May 12, 2013, 10:12 AM EDT
Let’s all take a brief break from looking at what lies ahead for the 2013-14 college basketball season, speculating where Andrew Wiggins will be playing next season, and how Rick Pitino has been on the hottest of hot streaks lately.
Stories like what Pete Kahler and his family have been going through for the better part of a year truly put the game we all love in perspective.
Pete Kahler is the video analyst and editor for the University of Michigan basketball team. Like all people who pursue a career in college basketball, Kahler has been working his way up the ladder beginning as a graduate assistant video coordinator at Ohio University for then coach Tim O’Shea, moving to Smithfield, RI to become the Director of Basketball Operations for O’Shea when he took the head coaching position at Bryant University, and finally reaching his current position at Michigan in 2010.
Kahler was well on his way, but in the spring of 2012, while working in the Michigan Stadium press boxes as the basketball offices were being remodeled, his entire life turned upside down after receiving the most devastating call of his life informing him that his mother, Katie Kahler, suffered a massive stroke. In the coming days, she would undergo multiple brain surgeries to remove an aneurysm that caused a blood clot, and doctors were unsure whether she would make it or not.
The weeks leading up to and after the surgeries were exceptionally trying for Pete and his family, but when Katie awoke from her initial surgery, he knew his mom would pull through this.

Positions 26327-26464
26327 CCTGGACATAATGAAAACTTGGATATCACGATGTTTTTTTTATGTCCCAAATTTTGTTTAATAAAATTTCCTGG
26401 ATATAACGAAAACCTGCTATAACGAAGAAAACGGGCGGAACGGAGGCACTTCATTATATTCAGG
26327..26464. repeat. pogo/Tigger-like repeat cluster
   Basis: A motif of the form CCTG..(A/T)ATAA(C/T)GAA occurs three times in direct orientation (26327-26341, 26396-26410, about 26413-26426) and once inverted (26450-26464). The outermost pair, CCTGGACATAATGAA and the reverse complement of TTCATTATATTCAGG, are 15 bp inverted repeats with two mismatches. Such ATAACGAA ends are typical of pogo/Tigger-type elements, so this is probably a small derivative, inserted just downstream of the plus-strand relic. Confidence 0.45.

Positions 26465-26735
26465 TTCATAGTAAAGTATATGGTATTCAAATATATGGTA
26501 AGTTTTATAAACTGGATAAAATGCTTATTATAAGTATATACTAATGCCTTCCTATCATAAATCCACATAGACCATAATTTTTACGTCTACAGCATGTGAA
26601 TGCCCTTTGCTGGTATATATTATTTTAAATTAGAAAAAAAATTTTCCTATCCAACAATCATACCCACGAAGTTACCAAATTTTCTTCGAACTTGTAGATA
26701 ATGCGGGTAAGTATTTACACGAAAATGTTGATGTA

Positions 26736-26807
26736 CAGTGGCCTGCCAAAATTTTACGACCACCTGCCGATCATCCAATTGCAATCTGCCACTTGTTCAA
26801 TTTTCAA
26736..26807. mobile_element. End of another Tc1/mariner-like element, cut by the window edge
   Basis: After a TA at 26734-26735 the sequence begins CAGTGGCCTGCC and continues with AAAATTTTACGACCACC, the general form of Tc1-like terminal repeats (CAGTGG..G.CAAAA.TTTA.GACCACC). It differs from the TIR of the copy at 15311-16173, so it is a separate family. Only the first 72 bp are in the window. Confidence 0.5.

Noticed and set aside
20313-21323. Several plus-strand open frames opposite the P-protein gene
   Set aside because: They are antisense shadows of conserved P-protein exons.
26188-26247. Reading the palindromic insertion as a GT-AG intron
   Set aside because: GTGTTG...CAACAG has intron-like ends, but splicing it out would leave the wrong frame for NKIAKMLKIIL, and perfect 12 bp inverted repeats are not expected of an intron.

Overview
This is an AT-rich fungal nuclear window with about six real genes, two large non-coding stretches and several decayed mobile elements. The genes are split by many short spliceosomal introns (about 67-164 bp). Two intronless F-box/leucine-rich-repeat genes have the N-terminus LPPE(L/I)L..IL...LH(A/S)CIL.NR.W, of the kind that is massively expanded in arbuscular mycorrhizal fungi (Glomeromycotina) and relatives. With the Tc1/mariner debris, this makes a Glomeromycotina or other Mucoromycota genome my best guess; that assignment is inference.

“That was the point I knew she was going to be all right,” he said. “I didn’t really care what anybody else told us. I just knew it at that point. I knew it wouldn’t be easy. There would be setbacks. But I knew she was going to be OK—and OK for me was alive.”
Fast forward a year, and Katie is alive and well. Of course, she has the doctors and her family’s unending support to thank for her recovery, but the Michigan basketball team contributed, as well:
“[Katie] would call me (Pete) and we’d talk about basketball. I can tell she’s really getting into it. She became the biggest Michigan basketball fan. She hounded my dad to go to a game.”
As difficult as this time has been for Pete, his parents have continued to support him despite the many distractions off the court:
“My dad told me, ‘You worked at places [Bryant] where you were 1-29. You might not ever get to be part of something like this again. You need to realize that and live in the moment.'” Pete said. “My mom’s nodding and saying, ‘Absolutely you do.’
The Kahler’s hail from Ohio, so cheering on the Maize and Blue has been difficult at times, but Katie has developed into one of their biggest fans. When Michigan advanced to the Final Four in Atlanta, there was little doubt Katie would be making the trip south:
“The fact that she was there … nothing else mattered at that point. I looked at her in the stands [after beating Syracuse] and got a little choked up thinking, ‘She’s alive and she’s here.’ This [game] was just the cherry on top of everything.”
Katie Kahler’s miraculous recovery demonstrates how sports have an uncanny way of providing hope and something to believe in even during the darkest and bleakest of times. Watching Pete’s Final Four run with Michigan was a welcoming distraction for Katie, and what a beautiful distraction it was as Michigan nearly won the National Championship.
Here on Mother’s Day, let’s all be thankful for the beautiful and wonderful mothers out there.
You can find Kevin on twitter @KLDoyle11
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